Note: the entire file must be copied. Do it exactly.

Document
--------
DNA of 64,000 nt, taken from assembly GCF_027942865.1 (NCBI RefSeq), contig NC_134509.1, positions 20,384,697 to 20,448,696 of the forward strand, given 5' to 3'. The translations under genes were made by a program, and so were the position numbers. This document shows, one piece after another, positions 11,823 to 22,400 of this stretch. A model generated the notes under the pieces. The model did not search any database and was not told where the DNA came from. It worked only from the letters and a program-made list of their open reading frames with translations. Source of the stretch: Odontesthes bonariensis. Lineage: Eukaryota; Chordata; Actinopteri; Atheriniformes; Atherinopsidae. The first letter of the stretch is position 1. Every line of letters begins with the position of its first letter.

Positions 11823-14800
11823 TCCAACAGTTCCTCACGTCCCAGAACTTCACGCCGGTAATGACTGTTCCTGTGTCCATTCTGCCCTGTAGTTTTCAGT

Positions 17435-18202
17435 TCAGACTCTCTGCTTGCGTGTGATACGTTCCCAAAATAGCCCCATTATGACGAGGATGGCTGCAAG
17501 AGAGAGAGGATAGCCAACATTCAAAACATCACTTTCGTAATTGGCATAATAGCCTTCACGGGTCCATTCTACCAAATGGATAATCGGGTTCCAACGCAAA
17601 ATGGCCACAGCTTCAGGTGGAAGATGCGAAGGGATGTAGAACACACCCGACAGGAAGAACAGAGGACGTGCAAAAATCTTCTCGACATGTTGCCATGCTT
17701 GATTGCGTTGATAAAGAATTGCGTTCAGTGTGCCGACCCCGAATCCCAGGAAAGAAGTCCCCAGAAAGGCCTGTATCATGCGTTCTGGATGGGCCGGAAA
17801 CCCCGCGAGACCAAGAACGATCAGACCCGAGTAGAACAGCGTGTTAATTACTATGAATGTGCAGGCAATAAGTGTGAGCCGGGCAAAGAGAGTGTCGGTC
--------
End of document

DNA of 64,000 nt, taken from assembly GCF_027942865.1 (NCBI RefSeq), contig NC_134509.1, positions 20,384,697 to 20,448,696 of the forward strand, given 5' to 3'. The translations under genes were made by a program, and so were the position numbers. This document shows, one piece after another, positions 11,823 to 22,400 of this stretch. A model generated the notes under the pieces. The model did not search any database and was not told where the DNA came from. It worked only from the letters and a program-made list of their open reading frames with translations. Source of the stretch: Odontesthes bonariensis. Lineage: Eukaryota; Chordata; Actinopteri; Atheriniformes; Atherinopsidae. The first letter of the stretch is position 1. Every line of letters begins with the position of its first letter.

Positions 11823-14800
11823 TCCAACAGTTCCTCACGTCCCAGAACTTCACGCCGGTAATGACTGTTCCTGTGTCCATTCTGCCCTGTAGTTTTCAGT

Positions 17435-18202
17435 TCAGACTCTCTGCTTGCGTGTGATACGTTCCCAAAATAGCCCCATTATGACGAGGATGGCTGCAAG
17501 AGAGAGAGGATAGCCAACATTCAAAACATCACTTTCGTAATTGGCATAATAGCCTTCACGGGTCCATTCTACCAAATGGATAATCGGGTTCCAACGCAAA
17601 ATGGCCACAGCTTCAGGTGGAAGATGCGAAGGGATGTAGAACACACCCGACAGGAAGAACAGAGGACGTGCAAAAATCTTCTCGACATGTTGCCATGCTT
17701 GATTGCGTTGATAAAGAATTGCGTTCAGTGTGCCGACCCCGAATCCCAGGAAAGAAGTCCCCAGAAAGGCCTGTATCATGCGTTCTGGATGGGCCGGAAA
17801 CCCCGCGAGACCAAGAACGATCAGACCCGAGTAGAACAGCGTGTTAATTACTATGAATGTGCAGGCAATAAGTGTGAGCCGGGCAAAGAGAGTGTCGGTC